NAB has surfaced the first details of a – so far – nine-month effort it is calling NAB Engineering Foundation (NEF), comprising standardised practices and “repeatable quickstarts” to help developers get code into production faster.

The NEF has, until now, remained largely out of public view, despite being a significant effort now understood to be used by in excess of 100 squads of engineers across the bank.

Distinguished engineer Andrew Brydon told a HashiCorp financial services executive summit earlier this month that the NEF was born in early 2020 to solve “complexities” in the way developers wrote code, particularly for the cloud.

The NEF came about in part because minor variations in the way that different development teams approached problems and coded components led to bigger “complexities” at the bank.

“Teams were individually building the same components for the cloud and applications on the cloud in slightly different ways,” Brydon said.

“Teams borrow from each other, of course, all the time, but they take things, they fork them and they update them, and we’ve found that this lack of standardisation actually inhibits some of the speed to delivery sometimes. 

“It also has some other knock-on impacts. Moving engineers between teams can become harder because there’s a retraining element that’s involved in doing that.”

Inside the NEF

The NEF is presented to developers and squads as “a product … to download and deploy”. 

Technically, it comprises “multiple different components … that we pre-integrate to provide a development template for all development teams to use,” Brydon said.

Within the NEF, HashiCorp’s Terraform Enterprise (TFE) is used “to support the standardised heavy-lifting of deployment of infrastructure”, while Jenkins Templating Engine (JTE) powers a reusable, “standard CI/CD pipeline”.

“Bearing in mind that we are a heavily regulated organisation, TFE allows us to build in an element of our compliance requirements via Sentinel [HashiCorp’s policy-as-code framework],” Brydon said.

“Terraform modules are actually also open source within our organisation. So, we have a GitHub organisation, which contains all the reusable Terraform modules for the teams to be able to deploy within their workspaces.”

The bank’s developers also attend a “standard set of bootcamps”, covering topics such as “developing infrastructure-as-code with Terraform, developing on Java and Javascript, and containers on a templated container services platform”.

“We’ve run a series of bootcamps internally to train up our engineers to work in this standard approach,” Brydon said. 

“You have to train people on how to do things to ensure that they know what to do, and we’ve seen that as one of our key pillars to enable this in our organisation. 

“Any new engineer that joins the bank goes through this training. [Once they are] registered in GitHub, we send them an email to help them lift into our bootcamps.”

Brydon said standardisation should allow developers to introduce more customer-focused innovations and features much faster.

“We’ve been very systematic around how we’ve worked internally with teams and understood their requirements, and standardising in this way is a real productivity benefit,” he said.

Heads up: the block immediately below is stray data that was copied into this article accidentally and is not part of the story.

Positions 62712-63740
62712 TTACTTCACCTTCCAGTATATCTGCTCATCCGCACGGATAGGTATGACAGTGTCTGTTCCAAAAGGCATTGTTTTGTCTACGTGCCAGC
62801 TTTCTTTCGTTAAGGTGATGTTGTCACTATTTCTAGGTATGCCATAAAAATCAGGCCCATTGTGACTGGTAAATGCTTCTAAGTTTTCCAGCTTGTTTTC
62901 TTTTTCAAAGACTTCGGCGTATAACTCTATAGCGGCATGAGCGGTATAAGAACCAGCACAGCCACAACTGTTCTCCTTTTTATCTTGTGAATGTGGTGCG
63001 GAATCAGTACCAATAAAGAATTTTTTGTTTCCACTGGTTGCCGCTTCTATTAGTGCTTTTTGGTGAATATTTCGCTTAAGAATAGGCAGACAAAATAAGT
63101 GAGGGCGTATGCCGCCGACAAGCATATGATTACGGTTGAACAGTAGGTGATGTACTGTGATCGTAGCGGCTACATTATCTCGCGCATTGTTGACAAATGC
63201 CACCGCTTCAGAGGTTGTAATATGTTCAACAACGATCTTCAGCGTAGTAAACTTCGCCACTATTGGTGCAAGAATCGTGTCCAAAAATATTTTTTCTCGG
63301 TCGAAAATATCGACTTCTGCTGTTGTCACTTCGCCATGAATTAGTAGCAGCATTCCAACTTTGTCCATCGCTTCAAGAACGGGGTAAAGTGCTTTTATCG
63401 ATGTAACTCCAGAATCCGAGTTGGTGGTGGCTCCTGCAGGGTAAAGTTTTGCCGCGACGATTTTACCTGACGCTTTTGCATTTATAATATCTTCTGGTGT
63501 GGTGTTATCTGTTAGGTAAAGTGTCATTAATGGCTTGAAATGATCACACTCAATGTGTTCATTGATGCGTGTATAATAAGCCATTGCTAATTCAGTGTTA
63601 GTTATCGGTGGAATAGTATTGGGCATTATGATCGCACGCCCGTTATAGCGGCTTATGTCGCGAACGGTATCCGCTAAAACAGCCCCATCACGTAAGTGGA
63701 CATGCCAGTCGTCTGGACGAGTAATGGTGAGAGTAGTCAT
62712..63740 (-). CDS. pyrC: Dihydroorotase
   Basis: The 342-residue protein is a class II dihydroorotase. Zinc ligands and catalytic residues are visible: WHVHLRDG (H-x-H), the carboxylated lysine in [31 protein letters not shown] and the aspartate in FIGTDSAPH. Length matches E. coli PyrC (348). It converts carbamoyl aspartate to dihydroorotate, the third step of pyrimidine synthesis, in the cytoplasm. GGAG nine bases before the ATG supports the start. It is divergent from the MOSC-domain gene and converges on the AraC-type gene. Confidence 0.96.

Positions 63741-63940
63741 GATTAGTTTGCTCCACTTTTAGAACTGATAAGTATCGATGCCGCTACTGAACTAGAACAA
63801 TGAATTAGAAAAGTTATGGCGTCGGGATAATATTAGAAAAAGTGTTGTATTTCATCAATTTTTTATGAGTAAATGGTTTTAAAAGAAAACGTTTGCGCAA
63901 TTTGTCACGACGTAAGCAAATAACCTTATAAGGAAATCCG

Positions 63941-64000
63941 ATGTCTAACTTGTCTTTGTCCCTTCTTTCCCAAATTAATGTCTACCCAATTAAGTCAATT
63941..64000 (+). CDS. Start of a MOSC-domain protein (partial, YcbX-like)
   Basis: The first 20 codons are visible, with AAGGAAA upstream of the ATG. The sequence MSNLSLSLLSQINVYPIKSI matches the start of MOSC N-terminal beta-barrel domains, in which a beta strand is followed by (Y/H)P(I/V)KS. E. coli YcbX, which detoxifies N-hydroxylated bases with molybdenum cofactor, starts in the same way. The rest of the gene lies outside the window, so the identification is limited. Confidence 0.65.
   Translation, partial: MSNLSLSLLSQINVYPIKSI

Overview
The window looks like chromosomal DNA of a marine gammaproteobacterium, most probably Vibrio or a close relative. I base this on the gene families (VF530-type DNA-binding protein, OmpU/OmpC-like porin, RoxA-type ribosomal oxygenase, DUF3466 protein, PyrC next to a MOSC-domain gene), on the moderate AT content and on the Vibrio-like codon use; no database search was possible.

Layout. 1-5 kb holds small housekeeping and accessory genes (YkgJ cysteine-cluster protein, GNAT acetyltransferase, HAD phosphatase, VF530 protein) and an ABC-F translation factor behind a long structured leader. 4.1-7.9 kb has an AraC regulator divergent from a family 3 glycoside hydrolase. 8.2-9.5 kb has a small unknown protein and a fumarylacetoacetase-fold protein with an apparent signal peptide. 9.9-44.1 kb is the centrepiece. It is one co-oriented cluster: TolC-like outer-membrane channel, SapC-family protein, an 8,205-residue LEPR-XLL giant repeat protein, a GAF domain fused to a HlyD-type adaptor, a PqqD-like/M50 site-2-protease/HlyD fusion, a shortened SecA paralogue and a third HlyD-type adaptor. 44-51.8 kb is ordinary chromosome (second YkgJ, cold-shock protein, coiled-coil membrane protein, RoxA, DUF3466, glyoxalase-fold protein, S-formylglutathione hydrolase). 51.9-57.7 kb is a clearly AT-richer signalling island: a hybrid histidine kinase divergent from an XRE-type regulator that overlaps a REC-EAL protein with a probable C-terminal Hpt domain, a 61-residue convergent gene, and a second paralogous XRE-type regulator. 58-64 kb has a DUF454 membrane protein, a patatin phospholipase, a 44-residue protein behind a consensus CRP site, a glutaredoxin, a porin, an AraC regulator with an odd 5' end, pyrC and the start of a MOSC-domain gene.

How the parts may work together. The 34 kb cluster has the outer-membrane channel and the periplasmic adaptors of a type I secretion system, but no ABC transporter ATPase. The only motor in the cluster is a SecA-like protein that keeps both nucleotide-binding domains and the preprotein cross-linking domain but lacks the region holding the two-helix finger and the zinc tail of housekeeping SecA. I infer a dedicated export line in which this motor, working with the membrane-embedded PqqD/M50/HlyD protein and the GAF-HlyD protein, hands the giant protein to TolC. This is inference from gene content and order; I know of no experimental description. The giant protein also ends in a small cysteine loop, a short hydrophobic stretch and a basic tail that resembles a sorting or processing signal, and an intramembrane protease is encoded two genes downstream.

“It means that we’re focusing on [the] velocity of software development, and if you’re familiar with some of the quotes around Spotify, if you focus on velocity then quality is a fast follower. 

“So that’s one of the things in the back of our minds as we have been doing this.”

The bank is building a library of what it calls “repeatable quickstarts” that are designed to help developers put resilient new features into production much faster. 

iTnews understands more of these repeatable quickstarts will be built through FY21.

Innersource adoption

Another part of the NEF is NAB’s adoption of innersource, a set of software engineering practices used to create an open source-like culture inside of an organisation.

Brydon said that innersource ensured that the central capability that is the NEF didn’t become a bottleneck to innovation over time.

“We use an open source or innersource approach within the organisation, and that means that any team can provide updates and contribute updates into this capability,” he said. 

In a LinkedIn post, NAB said internal branding for the innersource programme was only launched to the bank’s developers last month.

“Earlier this year we launched our NAB innersource programme to break down the silos in the enterprise and enable our developers to work on code in the open,” the post said.

“We are seeing real tangible benefits from this with reduced delivery costs through reuse of components, faster time to customer value, mentoring, innovation and higher engagement.”

The innersource model means NAB developers no longer engage in ad hoc sharing of code.

Instead, they can access code created by other teams but also innovate on top of it, which other teams can then immediately take advantage of.

“We see the innersource model is a key thing to being able to scale anything in terms of modern software development in an organisation like ours,” Brydon said.

“I’ll give you an example of increasingly how effective this can be. 

“We needed to move to a new version of [Terraform] modules for Azure. In NAB, you can only deploy Azure environments via TFE. That’s something we’ve done as a standard. 

“We needed to update 40 modules at once, and via this innersourcing ‘crowdsourced’ model that we have, we could do that within a few days.”

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